At a command prompt it only takes two keystrokes to run the previous command again: Up Arrow, Enter. For me, that amount of typing takes a lot less time than the clicking that would be required to load apps using the Wixel Configuration Utility.

Thanks for sharing your spectrum analyzer code with us! What kind of license are you releasing the app under?

I made a branch for developing your app in the wixel-sdk repository on github and started making modifications and improvements. You can see the final result here:
github.com/pololu/wixel-sdk/blo … analyzer.c

You can see the list of commits (changes) I made and the messages I wrote to explain them:
github.com/pololu/wixel-sdk/com … 2Fanalyzer

If you click on a commit in that list you can see exactly what part of the code changed, for example:
github.com/pololu/wixel-sdk/com … 57057d7164

The main thing I did to the app was to make sure that updateLeds() and boardService() get called frequently. Without doing that, I noticed that the USB connection was sometimes very slow to start up and the green LED would sometimes remain off for long periods of time.

I haven’t changed the basic algorithm for checking radio channels. You’re only spending 1.6ms on each channel before switching, and a good chunk of that is spent just calibrating the radio’s frequency synthesizer. For some perspective, it takes about 1 ms for a Wixel to transmit a typical data packet. Your timing would work pretty reliably for detecting a Wixel that is frequently transmitting as fast as it can, but it would not work reliably to detect other types of Wixels (e.g. one running the wireless serial app, where there is no guarantee for how often a packet will be transmitted). You could, of course, spend a second on every channel but then it would take four minutes to generate a complete report. I’m not sure what the best solution is but maybe you can come up with something.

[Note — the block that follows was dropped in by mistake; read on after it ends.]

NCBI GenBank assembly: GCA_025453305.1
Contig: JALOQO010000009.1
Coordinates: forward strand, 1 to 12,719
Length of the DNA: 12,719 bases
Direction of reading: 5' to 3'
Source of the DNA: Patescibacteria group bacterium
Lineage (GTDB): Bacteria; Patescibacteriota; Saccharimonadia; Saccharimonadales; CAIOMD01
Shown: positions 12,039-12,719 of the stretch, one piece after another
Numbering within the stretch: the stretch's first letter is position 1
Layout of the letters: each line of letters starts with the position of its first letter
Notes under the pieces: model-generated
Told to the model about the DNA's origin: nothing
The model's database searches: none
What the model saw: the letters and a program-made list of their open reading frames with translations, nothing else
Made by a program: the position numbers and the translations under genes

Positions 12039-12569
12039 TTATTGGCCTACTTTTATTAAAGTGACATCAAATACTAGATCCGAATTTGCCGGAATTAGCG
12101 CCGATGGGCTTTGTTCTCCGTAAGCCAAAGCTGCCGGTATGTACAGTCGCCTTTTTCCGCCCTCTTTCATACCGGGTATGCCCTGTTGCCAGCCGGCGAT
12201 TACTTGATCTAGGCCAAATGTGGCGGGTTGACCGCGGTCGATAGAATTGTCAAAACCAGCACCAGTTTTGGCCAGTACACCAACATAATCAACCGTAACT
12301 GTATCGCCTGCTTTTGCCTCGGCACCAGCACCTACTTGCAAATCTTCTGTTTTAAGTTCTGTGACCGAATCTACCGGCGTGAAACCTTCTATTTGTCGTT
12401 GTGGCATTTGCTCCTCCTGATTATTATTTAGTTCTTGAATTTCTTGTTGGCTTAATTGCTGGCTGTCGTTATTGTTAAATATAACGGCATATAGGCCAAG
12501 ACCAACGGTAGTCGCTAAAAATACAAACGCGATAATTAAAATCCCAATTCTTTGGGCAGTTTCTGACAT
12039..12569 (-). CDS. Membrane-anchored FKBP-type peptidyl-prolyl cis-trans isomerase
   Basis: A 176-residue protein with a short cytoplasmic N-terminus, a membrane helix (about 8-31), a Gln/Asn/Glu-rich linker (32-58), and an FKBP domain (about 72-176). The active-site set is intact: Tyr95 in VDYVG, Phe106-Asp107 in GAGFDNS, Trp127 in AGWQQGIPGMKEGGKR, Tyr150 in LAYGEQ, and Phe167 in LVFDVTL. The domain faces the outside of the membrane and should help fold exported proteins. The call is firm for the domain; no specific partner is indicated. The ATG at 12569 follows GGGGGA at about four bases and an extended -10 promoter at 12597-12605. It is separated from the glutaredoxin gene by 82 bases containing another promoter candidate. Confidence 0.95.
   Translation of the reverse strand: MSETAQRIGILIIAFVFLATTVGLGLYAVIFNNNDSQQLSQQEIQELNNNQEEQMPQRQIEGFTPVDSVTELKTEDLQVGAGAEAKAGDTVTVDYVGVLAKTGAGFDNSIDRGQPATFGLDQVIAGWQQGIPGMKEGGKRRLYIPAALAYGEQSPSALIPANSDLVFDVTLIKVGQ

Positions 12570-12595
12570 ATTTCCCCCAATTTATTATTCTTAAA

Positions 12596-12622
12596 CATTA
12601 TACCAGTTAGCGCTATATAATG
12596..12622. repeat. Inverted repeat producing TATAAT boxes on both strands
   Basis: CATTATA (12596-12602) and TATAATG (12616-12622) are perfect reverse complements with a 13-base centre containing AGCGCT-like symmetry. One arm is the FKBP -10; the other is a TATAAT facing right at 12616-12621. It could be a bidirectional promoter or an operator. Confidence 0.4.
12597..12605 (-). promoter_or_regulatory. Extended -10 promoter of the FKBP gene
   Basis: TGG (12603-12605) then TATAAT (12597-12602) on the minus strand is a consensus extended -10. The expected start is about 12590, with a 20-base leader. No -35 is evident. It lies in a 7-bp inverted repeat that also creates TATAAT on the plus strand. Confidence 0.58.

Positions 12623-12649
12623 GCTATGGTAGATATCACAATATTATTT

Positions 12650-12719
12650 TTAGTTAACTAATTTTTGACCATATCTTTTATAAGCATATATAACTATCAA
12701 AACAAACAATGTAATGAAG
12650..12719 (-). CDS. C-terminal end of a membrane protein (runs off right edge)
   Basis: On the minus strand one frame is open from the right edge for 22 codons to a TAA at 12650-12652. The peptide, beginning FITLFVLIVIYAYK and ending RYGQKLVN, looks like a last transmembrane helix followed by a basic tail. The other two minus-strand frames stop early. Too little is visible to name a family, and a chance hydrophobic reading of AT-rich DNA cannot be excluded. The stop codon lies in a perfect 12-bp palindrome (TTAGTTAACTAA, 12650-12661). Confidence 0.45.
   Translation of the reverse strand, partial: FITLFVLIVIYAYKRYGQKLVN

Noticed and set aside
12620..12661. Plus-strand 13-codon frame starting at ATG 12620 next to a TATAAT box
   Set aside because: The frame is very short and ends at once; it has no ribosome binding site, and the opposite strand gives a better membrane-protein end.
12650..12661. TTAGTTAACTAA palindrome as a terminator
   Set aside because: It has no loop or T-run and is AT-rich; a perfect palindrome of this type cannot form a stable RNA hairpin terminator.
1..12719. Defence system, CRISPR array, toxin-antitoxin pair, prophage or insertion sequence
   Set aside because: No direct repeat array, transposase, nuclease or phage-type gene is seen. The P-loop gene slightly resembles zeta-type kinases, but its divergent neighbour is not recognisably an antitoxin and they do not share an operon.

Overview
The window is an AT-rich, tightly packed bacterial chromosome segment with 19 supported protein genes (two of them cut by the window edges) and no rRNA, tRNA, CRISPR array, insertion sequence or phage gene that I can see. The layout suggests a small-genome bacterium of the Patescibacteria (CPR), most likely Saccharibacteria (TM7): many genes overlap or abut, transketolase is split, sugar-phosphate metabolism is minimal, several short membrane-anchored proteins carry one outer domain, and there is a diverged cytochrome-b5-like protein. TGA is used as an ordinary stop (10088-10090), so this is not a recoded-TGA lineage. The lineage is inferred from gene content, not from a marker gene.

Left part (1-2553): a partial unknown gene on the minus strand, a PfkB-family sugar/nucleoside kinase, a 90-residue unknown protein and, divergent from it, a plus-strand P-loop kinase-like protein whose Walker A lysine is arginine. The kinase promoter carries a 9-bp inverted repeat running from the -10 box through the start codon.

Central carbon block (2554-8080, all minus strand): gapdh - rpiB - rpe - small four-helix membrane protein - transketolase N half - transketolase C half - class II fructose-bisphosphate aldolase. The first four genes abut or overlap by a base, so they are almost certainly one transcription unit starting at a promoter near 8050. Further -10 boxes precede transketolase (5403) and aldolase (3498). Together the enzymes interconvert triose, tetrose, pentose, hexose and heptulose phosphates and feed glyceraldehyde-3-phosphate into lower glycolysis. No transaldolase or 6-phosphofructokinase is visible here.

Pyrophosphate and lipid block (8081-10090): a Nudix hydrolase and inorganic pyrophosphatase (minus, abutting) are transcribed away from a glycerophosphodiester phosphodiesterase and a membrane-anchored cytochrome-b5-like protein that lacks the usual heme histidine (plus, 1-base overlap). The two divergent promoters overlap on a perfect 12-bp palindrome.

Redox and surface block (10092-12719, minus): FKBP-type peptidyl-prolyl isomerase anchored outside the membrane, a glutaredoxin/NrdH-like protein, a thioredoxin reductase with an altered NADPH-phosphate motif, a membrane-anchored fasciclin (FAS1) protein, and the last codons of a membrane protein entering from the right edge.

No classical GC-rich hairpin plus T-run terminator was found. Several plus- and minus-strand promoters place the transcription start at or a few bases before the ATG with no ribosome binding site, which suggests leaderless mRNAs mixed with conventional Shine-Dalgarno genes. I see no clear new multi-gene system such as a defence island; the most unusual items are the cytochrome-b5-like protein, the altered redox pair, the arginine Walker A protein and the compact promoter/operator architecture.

Hi, David:

Thanks for your comments, additions and for creating a Github version. As far as I’m concerned, this is open source code, but I haven’t taken the time to learn how Github works.

I realized the need to more frequently call usbComService and updateLeds – that was on my TODO list. As for time spent scanning each channel, that could perhaps be a parameter as there are obvious tradeoffs.

Would it work to have a timer interrupt routine run every 20 ms or so, with calls to usbComService and updateLeds?

I’ve been experimenting and found it useful to calculate and output the variance of the RSSI as well as the average and max. I will add that feature to the Github version.

Cheers, Jim

That’s cool that you plan to work on improving the app. You might also enjoy learning how to use git, and using it to distribute your changes. You can make your own fork of the wixel-sdk repository on github.com and work on developing the app. Git makes it easy to merge your changes with the changes of other developers (e.g. me) and you would get more credit for your work because your name and email address would appear in the log. But if that sounds like a pain to you, it’s not a big deal; we’re only talking about a few hundred lines of code anyway.


It would probably be OK to call updateLeds in an interrupt routine, but I would not call usbComService because it may choose to send a packet to the computer. If that happens during putchar, after usbComTxAvailable() has been called but before usbComTxSendByte() is called, then bad things will happen.

In general I try to keep the interrupt service routines as small and simple as possible; they only have code that needs to be run immediately. It is difficult to safely share memory between main loop code and ISR code, so it’s easiest to run code in the main loop when possible.